April 8, 2021

Texas Gov. Greg Abbott (R) said Wednesday evening that state child welfare officials have received three reports of neglect and abuse at a San Antonio coliseum being used by the federal government to house more than 1,300 migrant teens who crossed the U.S.-Mexico border. "This facility should shut down immediately," Abbott said at a hastily arranged news conference outside San Antonio's Freeman Expo Center. "The children should be moved to better staffed and better secured locations."

Abbott said he did not have many details about the alleged abuse, reported early Wednesday, but he believes the reports came from somebody who had been inside the facility. One of the allegations included sexual abuse, he said, and he also heard reports of children not eating and not being separated after testing positive for COVID-19. Abbott, a frequent critic of President Biden's border policies, acknowledged he had not yet been inside the coliseum.

The U.S. Department of Health and Human Services, which is overseeing the temporary migrant facility, said it can't comment on any specific cases but "has a zero-tolerance policy for all forms of sexual abuse, sexual harassment, and inappropriate sexual behavior."

Bexar County Commissioner Rebeca Clay-Flores (D), who has been inside the facility as both an elected official and volunteer, disputed Abbott's characterization. "What I saw when I went in there on several occasions, it was well-staffed, the children are very happy and very excited to be here," she said after Abbott left. "This is not a political issue. This is about children who deserve protection from adults." She and Abbott toured the facility after he spoke to reporters, Clay-Flores said, and "I wish the governor had done his tour before the press conference when he politicized children."

The Biden administration has opened at least eight temporary facilities in Texas to house the unusually large number of unaccompanied minors arriving in the seasonal flow of migrants to the border. "To staff its emergency sites, HHS waived regulations that normally apply to its permanent facilities, including bypassing FBI fingerprint background checks for all caregivers," The Associated Press reports. "There is no information to suggest any staff member is accused of assaulting a child."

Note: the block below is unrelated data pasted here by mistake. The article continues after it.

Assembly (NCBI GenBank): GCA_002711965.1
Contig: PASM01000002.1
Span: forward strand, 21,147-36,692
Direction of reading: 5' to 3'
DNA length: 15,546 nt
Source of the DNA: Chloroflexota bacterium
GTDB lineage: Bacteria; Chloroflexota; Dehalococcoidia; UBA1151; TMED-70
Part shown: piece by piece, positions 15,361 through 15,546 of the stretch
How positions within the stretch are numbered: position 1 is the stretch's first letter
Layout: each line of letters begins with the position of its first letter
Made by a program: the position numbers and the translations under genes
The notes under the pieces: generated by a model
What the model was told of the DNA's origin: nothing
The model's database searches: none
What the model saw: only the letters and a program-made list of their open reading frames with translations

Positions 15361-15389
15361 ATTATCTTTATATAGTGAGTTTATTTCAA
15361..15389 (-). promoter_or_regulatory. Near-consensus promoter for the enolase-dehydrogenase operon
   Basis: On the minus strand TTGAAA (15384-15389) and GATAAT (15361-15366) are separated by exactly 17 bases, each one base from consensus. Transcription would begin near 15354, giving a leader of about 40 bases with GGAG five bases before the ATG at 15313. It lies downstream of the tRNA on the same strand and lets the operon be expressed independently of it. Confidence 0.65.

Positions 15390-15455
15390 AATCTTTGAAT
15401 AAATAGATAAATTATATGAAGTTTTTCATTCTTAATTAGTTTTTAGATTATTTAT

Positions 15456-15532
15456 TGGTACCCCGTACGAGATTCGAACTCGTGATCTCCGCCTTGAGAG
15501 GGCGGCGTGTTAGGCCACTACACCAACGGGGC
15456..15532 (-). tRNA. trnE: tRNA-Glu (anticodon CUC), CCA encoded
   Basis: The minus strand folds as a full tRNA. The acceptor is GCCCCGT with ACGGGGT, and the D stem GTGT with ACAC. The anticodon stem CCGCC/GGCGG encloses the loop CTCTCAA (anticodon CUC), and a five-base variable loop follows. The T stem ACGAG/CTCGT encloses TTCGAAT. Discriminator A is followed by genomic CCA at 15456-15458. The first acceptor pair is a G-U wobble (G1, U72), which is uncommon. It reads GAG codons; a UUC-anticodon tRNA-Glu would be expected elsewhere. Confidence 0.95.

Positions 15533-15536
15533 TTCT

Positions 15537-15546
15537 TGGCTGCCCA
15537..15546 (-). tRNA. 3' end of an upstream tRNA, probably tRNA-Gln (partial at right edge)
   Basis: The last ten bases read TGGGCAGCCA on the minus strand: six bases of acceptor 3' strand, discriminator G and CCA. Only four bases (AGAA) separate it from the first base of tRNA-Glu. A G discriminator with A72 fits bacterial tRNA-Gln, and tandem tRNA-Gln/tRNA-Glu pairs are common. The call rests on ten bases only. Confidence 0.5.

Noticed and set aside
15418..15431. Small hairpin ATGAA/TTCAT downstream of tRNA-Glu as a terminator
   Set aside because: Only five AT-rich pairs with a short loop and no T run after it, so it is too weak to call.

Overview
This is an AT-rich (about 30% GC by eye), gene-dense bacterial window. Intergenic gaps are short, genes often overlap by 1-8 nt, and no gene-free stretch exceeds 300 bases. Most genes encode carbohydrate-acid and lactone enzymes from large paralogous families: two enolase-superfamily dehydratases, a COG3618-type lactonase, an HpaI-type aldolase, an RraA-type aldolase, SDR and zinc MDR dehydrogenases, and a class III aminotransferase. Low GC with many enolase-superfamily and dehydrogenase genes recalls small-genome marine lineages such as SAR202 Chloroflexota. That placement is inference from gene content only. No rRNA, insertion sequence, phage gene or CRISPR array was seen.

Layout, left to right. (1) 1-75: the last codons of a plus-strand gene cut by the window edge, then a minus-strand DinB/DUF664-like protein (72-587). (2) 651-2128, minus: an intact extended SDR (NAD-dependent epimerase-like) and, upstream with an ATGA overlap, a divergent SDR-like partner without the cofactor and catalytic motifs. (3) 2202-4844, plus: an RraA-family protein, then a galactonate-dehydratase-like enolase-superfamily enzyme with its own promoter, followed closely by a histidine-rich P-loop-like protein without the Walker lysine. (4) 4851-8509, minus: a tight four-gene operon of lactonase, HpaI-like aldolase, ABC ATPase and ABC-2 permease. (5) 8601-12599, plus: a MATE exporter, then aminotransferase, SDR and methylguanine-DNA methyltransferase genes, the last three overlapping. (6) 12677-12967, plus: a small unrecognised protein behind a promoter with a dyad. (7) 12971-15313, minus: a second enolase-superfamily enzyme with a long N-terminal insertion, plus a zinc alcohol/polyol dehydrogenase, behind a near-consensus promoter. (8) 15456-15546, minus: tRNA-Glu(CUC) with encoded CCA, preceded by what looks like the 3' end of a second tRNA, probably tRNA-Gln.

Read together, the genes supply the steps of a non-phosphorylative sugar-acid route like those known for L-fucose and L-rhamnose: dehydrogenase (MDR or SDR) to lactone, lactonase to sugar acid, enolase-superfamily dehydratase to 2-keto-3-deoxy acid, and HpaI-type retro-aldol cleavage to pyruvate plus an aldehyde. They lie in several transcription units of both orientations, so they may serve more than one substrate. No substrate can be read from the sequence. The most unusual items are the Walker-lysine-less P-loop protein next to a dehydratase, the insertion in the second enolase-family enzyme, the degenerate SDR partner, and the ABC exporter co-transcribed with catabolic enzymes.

"Vulnerable children are often victims of sexual assault," The Texas Tribune reports. "In Texas, children kept in foster care and state-run juvenile lockups often report sexual assault, as well, without the governor's immediate intervention." Peter Weber

12:10 a.m.

The Biden administration has reached a deal with Mexico, Honduras, and Guatemala to increase security at their borders in order to curb increased migration at the U.S. southern border.

White House Press Secretary Jen Psaki on Monday said Mexico will keep 10,000 troops stationed at its southern border and Honduras has deployed 7,000 police officers and members of the military to its border. Guatemala has sent 1,500 police officers and troops to its southern border and will also set up 12 checkpoints inside the country, along a route taken by migrants.

Psaki said the "objective is to make it more difficult to make the journey" to the U.S. "and make crossing the borders more difficult." Last month, Border Patrol agents encountered almost 170,000 migrants at the U.S. southern border, the highest number since March 2001, The Guardian reports.

Migrants are fleeing poverty, violence, corrupt governments, and extreme weather. Security forces in Mexico, Honduras, and Guatemala have all been accused of abusing migrants and targeting them for extortion and robbery, The Guardian says. Catherine Garcia

April 12, 2021

A student in a bathroom at Austin-East Magnet High School in Knoxville, Tennessee, opened fire on officers Monday afternoon when police responded to a report of a possible shooter on campus, authorities said.